Academic journal article ABNF Journal

Double-Loop Approach: Recruitment and Retention of Minority Nursing Faculty

Academic journal article ABNF Journal

Double-Loop Approach: Recruitment and Retention of Minority Nursing Faculty

Article excerpt

Abstract: A culturally diverse workforce is vital to meeting the health care needs of an increasingly diverse population. The lack of minority faculty has been documented as a barrier to recruitment and retention of culturally diverse nursing students. Literature that addresses the nursing faculty shortage and the shortage of minority nurse educators is investigated. A double-loop approach to recruitment and retention of minority nursing faculty is proposed and includes the strategies of focused faculty searches, emphasizing internal resources of the academic institution, traditional and distance mentoring, nursing department initiatives, welcoming activities, and campus programs.

Key Words: Nurse Educator Shortage, Minority Nursing Faculty, Recruitment and Retention Strategies

The scope of nursing encompasses the delivery of holistic patient care to diverse patients, families, communities and populations. The essence of holism includes the understanding of the influence of cultural lifeways on health as well as on patient outcomes related to health. This cultural competence is defined as "cultural awareness and cultural sensitivity and includes the knowledge about a person's cultural affiliations and the skills needed to integrate the affiliations into the delivery of nursing care" (Kleiman, Frederickson, & Lundy, 2004, p.250). Minority health care professionals, particularly nurses, are in a position to be more aware of what constitutes culturally sensitive and competent care (Stanley, Capers, & Berlin, 2007). A culturally diverse health care workforce is vital to meeting the health needs of a culturally diverse population.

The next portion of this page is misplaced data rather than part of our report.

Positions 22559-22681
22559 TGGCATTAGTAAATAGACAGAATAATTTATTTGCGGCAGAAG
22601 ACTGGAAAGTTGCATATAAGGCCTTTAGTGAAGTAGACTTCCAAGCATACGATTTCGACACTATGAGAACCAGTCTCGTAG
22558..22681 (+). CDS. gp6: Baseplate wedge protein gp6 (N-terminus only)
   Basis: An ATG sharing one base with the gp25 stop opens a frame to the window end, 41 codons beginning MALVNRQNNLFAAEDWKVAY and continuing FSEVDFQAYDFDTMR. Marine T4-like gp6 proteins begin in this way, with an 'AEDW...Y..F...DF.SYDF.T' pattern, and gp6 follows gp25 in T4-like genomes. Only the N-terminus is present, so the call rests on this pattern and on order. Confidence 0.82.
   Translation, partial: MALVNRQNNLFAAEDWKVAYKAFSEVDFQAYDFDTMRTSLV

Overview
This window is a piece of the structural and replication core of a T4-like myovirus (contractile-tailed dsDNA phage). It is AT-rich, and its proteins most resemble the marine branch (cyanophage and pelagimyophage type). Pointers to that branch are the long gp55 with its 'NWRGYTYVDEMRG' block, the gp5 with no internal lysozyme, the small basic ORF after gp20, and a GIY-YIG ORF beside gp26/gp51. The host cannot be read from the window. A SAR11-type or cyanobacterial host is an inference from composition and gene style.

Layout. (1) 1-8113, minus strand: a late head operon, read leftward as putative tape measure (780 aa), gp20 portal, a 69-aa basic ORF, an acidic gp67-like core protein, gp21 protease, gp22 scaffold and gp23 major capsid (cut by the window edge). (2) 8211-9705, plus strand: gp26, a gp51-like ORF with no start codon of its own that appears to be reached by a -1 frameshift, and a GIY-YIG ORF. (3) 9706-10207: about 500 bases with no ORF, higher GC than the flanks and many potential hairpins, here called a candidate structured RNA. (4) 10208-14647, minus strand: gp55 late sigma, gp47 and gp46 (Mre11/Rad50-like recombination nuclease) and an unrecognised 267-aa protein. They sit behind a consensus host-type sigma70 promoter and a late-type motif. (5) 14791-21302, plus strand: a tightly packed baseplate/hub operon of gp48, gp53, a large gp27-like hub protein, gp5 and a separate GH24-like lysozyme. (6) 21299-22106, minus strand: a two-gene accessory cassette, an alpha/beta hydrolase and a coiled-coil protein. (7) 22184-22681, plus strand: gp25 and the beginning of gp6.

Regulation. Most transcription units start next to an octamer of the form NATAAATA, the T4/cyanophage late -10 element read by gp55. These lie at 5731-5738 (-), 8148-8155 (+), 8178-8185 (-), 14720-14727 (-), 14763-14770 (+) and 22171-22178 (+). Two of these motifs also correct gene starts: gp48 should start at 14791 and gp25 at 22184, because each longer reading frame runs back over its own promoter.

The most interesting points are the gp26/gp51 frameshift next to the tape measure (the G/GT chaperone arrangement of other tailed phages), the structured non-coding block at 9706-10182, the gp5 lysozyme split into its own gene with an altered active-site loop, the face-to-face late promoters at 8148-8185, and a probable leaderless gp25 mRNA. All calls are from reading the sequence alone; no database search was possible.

Currently within the ranks of registered nurses (RNs) there is a lack of cultural diversity and minority representation. According to the 2004 findings of the United States Department of Health and Human Services - Health Resources Services Administration (2006), 88.4 % of RNs were listed as White, non - Hispanic and 73.9 % of the general United States (US) population is listed as White, non-Hispanic (U.S. Census Bureau, 2006). By mid-century the non- White population will outnumber the White population, and there will be no majority population (Sullivan Alliance, 2007). If the current trend continues, the US population will be more diverse than the RNs providing the health care.

The obvious need for increasing the proportion of minority health professionals is hindered by the current nursing shortage and complicated by the lack of recruitment and retention of minority nursing students. The lack of minority faculty in education is often cited as a barrier for minority nurses and nursing students (Robinson, 2000; Taxis, 2002; Sullivan, 2004; Mills- Wisneski, 2005). The Sullivan Report (2004) recommends initiatives that provide opportunities for leadership development in nursing in order to prepare minority nurses with graduate degrees for roles as scholars, faculty, and leaders in the profession. The current leadership at institutions of higher learning and institutions of health care must be committed to and accountable for increasing diversity in the nurse faculty workforce.

The struggle with retention and recruitment of diverse faculty exists with well intentioned institutions of higher learning that have relied on single-loop approaches to increase diversity in the academic environment. Examples of single-loop approaches to diversity have been identified by Paul (2003) as espoused theories that support special admission policies, emphasize numbers of minorities, and suppress negative images of discrimination at the universities. A double-loop approach (Paul, 2003) emphasizes the need for collective input from all stakeholders and a focus on strengths and weaknesses in the areas of unequal education. This paper critically examines the literature related to the recruitment and retention of minority nursing faculty and advocates a double-loop approach to strategies for the recruitment and retention of minority nursing faculty. …

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